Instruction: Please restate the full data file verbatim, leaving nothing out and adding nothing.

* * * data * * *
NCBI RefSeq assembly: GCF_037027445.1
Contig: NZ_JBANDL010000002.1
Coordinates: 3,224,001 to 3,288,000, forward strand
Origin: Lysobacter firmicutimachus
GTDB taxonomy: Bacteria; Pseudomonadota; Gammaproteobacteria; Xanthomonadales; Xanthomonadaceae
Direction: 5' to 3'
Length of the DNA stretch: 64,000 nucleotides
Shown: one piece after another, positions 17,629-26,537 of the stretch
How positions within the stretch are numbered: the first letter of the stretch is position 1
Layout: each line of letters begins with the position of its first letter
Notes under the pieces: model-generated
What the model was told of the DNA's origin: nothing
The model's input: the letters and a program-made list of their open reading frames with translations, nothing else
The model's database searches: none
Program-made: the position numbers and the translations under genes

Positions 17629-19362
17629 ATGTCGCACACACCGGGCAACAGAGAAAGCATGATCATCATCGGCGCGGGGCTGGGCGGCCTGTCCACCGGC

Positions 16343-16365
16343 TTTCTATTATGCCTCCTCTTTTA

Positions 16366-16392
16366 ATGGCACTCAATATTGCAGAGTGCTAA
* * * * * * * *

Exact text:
NCBI RefSeq assembly: GCF_037027445.1
Contig: NZ_JBANDL010000002.1
Coordinates: 3,224,001 to 3,288,000, forward strand
Origin: Lysobacter firmicutimachus
GTDB taxonomy: Bacteria; Pseudomonadota; Gammaproteobacteria; Xanthomonadales; Xanthomonadaceae
Direction: 5' to 3'
Length of the DNA stretch: 64,000 nucleotides
Shown: one piece after another, positions 17,629-26,537 of the stretch
How positions within the stretch are numbered: the first letter of the stretch is position 1
Layout: each line of letters begins with the position of its first letter
Notes under the pieces: model-generated
What the model was told of the DNA's origin: nothing
The model's input: the letters and a program-made list of their open reading frames with translations, nothing else
The model's database searches: none
Program-made: the position numbers and the translations under genes

Positions 17629-19362
17629 ATGTCGCACACACCGGGCAACAGAGAAAGCATGATCATCATCGGCGCGGGGCTGGGCGGCCTGTCCACCGGC

Positions 16343-16365
16343 TTTCTATTATGCCTCCTCTTTTA

Positions 16366-16392
16366 ATGGCACTCAATATTGCAGAGTGCTAA